US Rejects Maduro’s Call for Biden to Lift Venezuela Sanctions
Nick Wadhams / Bloomberg
(June 20, 2021) — President Joe Biden’s administration rejected Nicolas Maduro’s call for relief from US sanctions, saying the Venezuelan leader needs to do more toward restoring democracy before penalties would be lifted.
Maduro, a target of crippling US sanctions under former President Donald Trump, reached out to Biden in an exclusive Bloomberg interview last week, calling on him to lift sanctions, normalize relations and end the “demonization of Venezuela.”
Responding to Maduro’s comments, a State Department spokesman said a US policy shift would require major changes by the Venezuelan president. They’d have to include engaging with opposition leader Juan Guaido to resolve the country’s political crisis and pave the way for free and fair elections, as well as restoring economic and political freedoms.
As long as “repression and corrupt practices” by Maduro and his supporters continue, the US will work with its partners and allies to keep up the pressure, including sanctions against those who undermine democracy, the spokesman said by email.
Trump’s administration recognized Guaido as Venezuela’s interim president after Maduro was inaugurated for a second term in 2019 after an election that the US and others said was rigged. In the Bloomberg interview, Maduro said his government has no dialogue with the US, a silence he blamed on “permanent extortion” by Venezuelan voters in Florida.
The US stance on Maduro’s lack of legitimacy hasn’t changed since Biden took office, said the State Department spokesman, who responded to question on condition of anonymity. The US doesn’t accept Maduro as Venezuela’s legitimate president and instead recognizes Guaido, the leader of the National Assembly, as the interim president, according to the spokesman.
The Trump administration barred Venezuela from US financial markets in 2017 and subsequently banned trading in Venezuelan debt and doing business with the state-owned oil company, Petroleos de Venezuela, or PDVSA.
That policy, Maduro argued, is preventing Venezuela from paying down and restructuring its foreign debt. He said “I have the plan” to repay bondholders — an assertion rejected by the State Department spokesman, who blamed Maduro’s economic mismanagement and said his claim to have a repayment plan isn’t credible.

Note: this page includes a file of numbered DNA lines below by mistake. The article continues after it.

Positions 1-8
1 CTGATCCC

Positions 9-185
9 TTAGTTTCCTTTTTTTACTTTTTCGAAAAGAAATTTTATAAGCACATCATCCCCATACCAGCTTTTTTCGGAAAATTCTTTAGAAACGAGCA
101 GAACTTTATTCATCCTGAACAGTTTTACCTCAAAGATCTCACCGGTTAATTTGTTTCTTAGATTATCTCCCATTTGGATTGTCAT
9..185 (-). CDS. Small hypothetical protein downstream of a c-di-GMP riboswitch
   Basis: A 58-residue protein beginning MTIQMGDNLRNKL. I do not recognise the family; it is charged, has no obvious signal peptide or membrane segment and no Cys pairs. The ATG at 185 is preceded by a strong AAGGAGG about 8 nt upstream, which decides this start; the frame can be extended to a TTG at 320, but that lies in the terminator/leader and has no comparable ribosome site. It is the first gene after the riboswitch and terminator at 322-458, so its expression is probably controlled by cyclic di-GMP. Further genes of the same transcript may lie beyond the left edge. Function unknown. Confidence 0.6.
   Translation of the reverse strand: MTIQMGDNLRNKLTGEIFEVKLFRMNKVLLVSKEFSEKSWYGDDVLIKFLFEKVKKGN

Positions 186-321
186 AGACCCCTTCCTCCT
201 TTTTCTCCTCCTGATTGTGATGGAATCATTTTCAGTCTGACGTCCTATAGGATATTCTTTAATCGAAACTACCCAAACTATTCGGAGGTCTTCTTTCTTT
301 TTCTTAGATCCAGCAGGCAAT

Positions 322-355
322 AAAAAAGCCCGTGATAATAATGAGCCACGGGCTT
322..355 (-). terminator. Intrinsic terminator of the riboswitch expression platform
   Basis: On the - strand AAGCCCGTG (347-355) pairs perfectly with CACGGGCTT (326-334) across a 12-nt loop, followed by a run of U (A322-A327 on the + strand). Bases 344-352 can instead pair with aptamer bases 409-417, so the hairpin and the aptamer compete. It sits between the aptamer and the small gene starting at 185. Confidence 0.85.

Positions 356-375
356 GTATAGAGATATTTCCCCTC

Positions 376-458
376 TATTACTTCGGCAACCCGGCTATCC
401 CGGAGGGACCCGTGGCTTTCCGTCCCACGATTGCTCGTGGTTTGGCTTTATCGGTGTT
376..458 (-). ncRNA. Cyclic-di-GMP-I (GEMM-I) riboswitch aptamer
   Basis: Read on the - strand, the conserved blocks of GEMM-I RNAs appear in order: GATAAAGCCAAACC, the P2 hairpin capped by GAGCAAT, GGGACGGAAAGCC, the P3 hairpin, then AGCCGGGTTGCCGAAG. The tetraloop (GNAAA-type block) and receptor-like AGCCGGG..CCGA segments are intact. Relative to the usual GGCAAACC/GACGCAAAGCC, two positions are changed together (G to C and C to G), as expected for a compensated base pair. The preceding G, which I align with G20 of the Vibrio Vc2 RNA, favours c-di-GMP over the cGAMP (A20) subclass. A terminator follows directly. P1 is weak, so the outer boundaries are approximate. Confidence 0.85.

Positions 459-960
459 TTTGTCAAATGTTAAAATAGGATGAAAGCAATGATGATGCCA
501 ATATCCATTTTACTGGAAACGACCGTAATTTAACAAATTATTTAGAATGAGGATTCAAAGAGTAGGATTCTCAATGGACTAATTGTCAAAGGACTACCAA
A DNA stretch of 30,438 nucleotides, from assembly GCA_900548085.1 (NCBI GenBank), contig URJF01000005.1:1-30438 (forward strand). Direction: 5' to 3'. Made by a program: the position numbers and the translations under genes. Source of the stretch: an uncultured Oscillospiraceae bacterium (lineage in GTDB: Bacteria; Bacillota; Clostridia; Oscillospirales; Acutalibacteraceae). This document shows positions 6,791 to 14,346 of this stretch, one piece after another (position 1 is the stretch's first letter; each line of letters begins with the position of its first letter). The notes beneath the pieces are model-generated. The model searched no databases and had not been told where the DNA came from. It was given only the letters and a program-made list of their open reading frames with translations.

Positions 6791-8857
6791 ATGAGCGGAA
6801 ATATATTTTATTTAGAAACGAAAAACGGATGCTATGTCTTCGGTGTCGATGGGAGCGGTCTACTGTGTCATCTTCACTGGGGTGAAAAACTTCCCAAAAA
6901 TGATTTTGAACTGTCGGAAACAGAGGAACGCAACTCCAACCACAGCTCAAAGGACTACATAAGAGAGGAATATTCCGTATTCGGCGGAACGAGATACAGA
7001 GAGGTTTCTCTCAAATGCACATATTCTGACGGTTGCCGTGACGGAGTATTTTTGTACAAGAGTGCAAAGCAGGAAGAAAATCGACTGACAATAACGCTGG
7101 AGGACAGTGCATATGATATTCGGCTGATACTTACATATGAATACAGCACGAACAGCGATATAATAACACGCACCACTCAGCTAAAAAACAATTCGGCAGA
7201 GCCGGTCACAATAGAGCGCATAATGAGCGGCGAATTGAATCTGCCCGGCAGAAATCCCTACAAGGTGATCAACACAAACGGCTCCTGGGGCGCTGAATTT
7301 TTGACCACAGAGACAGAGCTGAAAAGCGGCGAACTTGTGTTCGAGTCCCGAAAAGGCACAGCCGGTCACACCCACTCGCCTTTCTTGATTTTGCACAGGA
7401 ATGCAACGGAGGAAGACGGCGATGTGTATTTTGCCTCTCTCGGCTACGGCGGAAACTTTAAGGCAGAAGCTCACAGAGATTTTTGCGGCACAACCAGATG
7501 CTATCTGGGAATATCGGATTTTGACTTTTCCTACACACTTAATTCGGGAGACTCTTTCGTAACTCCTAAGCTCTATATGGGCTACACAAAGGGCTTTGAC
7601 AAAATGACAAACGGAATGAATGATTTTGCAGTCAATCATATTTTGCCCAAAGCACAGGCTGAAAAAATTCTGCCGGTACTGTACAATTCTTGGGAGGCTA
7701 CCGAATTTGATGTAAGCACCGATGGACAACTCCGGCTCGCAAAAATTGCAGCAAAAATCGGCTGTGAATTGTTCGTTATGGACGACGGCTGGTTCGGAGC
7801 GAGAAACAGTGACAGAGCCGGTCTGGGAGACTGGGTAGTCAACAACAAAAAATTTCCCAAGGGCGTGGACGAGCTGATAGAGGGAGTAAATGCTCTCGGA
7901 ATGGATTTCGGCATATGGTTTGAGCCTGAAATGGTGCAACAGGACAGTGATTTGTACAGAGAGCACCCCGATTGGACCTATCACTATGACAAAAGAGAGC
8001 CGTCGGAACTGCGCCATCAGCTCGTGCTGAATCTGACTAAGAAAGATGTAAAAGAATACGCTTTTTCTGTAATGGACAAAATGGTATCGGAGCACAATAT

US Sanctions Have Done Nothing but Hurt the Civilian Population
(June 20, 2021) — The Biden administration has rejected a call from Venezuelan President Nicolas Maduro to lift crushing sanctions on the South American country that were imposed by the Trump administration.
In an interview last week, Maduro said President Biden should lift sanctions and normalize relations with Venezuela. Responding to Maduro’s comments in an email to Bloomberg, a State Department spokesman said a change in Venezuela policy would only be done if Maduro engages with Juan Guaido, who the US recognizes as interim president of Venezuela even though Maduro holds the office.
The State Department spokesman’s comments mean that Biden is pursuing the same failed regime change policy as Trump. The US first recognized Guaido as president in January 2019. After a failed coup attempt, Guaido lost what little support he had inside Venezuela and has become increasingly irrelevant ever since.
President Trump first sanctioned Venezuela in 2017 and increased the measures throughout his presidency. Venezuela is now essentially under a US embargo. The only thing Trump’s policy has done is increased the suffering of ordinary Venezuelans. By choosing to keep the sanctions, Biden is continuing the economic warfare against the Venezuelan people.
Posted in accordance with Title 17, Section 107, US Code, for noncommercial, educational purposes.